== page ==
Hailing the capture of Saddam Hussein as a "positive development," United Nations Secretary-General Kofi Annan today called for international norms of justice to prevail in trials against Iraqi criminals.
“Saddam Hussein has cast a rather long shadow over developments and over the transition process,” Mr. Annan noted in comments to the press just prior to his meeting with Jeremy Greenstock, the United Kingdom’s senior envoy for Iraq, at UN Headquarters in New York. “With his capture, that shadow has been removed, and I hope this will help us move ahead with the transition period and also accelerate the process of reconciliation and attempts to establish a provisional Iraqi government that is inclusive and transparent.”
Noting that the former Iraqi leader has been accused of "heinous crimes including gross and systematic violations of human rights and international humanitarian law," Mr. Annan emphasized that "all those responsible for these crimes should be brought to account."
"I believe this should be done through open trials in properly established courts of law which will respect basic international norms and standards, including respect for international humanitarian law," he said.
Responding to press questions, he repeated that whatever court is set up must meet basic international standards. "If in doing that one needs to get help from our side I think we should be considered," he said, adding, "I've been encouraged by assurance given by the [United States] President and other senior members of the Administration that Saddam Hussein would be treated humanely, even though this is the treatment he in the past did not accord those who fell into his hands."
To a question on whether the capture would bring the UN back to Iraq, the Secretary-General replied, "the only thing that will hasten the UN's return is the establishment of a secure environment, and if the capture of Saddam Hussein leads to that development it will be helpful."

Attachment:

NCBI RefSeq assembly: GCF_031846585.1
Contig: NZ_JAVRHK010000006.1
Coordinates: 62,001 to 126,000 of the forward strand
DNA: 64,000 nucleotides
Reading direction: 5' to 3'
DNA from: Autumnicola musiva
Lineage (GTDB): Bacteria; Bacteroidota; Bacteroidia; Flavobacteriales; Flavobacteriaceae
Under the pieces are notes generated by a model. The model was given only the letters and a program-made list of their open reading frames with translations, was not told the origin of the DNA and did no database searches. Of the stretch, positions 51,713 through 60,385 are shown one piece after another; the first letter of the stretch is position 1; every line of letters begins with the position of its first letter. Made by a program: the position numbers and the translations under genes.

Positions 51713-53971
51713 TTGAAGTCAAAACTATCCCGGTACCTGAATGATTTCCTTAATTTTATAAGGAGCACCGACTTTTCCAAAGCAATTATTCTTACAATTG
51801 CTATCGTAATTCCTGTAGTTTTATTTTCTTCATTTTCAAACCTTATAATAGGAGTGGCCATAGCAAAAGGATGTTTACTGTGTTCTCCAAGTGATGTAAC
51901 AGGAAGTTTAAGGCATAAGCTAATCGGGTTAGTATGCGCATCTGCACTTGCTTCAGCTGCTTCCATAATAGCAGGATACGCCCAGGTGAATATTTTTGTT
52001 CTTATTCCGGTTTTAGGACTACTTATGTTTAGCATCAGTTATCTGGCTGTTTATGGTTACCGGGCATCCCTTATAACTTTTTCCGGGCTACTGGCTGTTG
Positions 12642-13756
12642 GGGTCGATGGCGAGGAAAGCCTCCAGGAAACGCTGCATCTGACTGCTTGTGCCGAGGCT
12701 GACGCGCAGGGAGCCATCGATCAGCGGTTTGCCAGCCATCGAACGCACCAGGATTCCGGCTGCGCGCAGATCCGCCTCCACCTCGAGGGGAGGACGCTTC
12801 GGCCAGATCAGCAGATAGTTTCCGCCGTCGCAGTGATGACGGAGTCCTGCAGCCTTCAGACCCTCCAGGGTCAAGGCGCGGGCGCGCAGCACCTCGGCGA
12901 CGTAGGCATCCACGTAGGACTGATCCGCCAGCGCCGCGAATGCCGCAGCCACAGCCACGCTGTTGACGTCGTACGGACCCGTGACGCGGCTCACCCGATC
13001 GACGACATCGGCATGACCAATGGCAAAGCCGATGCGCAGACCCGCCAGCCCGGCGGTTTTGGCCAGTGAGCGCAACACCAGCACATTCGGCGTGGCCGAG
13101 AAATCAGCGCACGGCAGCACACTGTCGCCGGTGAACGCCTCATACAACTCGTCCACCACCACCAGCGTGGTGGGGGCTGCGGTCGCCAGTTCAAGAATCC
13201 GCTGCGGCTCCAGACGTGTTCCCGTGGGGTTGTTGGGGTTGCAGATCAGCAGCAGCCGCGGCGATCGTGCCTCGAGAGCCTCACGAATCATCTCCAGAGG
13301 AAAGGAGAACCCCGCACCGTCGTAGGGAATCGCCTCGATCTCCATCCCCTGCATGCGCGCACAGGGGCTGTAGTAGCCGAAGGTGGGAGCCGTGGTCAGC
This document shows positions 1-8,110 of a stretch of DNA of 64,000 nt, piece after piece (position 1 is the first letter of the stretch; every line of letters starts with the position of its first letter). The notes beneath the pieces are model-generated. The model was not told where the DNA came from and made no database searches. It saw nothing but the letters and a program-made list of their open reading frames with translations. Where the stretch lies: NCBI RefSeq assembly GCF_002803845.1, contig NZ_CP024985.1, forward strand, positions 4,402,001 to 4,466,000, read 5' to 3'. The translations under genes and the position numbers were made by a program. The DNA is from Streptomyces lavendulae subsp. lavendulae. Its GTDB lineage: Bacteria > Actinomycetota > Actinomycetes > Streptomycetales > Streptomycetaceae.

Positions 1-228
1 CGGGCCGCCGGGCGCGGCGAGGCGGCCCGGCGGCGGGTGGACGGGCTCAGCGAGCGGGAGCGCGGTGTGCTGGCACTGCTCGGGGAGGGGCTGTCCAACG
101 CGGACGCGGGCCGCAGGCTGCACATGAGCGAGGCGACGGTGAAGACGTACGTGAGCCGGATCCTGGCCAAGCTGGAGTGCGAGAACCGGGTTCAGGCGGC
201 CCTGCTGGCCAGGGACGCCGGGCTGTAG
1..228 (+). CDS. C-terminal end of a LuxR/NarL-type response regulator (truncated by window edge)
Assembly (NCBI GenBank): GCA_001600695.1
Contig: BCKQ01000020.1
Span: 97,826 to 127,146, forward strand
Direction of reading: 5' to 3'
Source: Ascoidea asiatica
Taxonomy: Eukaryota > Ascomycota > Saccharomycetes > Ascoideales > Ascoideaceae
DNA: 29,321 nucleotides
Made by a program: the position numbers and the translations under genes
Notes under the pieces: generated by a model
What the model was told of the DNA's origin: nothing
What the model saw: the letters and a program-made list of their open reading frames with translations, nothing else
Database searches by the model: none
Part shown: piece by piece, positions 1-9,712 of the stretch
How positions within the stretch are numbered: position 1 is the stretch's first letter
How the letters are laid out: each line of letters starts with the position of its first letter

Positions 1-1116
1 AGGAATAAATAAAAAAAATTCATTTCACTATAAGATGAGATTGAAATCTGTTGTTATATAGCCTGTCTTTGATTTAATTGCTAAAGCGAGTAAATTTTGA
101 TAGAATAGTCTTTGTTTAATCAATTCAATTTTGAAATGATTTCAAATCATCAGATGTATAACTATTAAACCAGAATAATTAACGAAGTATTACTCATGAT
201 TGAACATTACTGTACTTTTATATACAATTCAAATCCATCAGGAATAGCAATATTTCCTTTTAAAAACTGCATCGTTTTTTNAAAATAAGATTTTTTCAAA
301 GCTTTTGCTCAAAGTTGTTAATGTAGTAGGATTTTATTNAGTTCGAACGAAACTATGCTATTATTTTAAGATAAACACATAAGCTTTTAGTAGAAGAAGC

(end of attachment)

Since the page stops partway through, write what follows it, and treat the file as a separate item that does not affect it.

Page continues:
Once the occupation has ended, Mr. Annan noted, violence and resistance activities should decrease. “Most people realize that Saddam was out of the game, that he wasn’t going to come back.”
During his meeting with Mr. Greenstock, the two discussed the Secretary-General’s report on Iraq, which will be presented to the Security Council tomorrow, according to a readout of the encounter. Mr. Annan was also updated on the progress on the political transition, and the two discussed options for both short- and long-term UN engagement in the country.
Meanwhile, members of the Security Council today welcomed the capture of Saddam Hussein and supported a statement issued by Mr. Annan's spokesman on Sunday calling the event "an important development."
"Council members look forward to the presentation tomorrow of the Secretary-General's report by the Secretary-General and the statement of Iraqi Foreign Minister Zebari, who will also join the session," the President of the 15-member body, Ambassador Stefan Tafrov of Bulgaria, told reporters.
Video of Annan's remarks to the press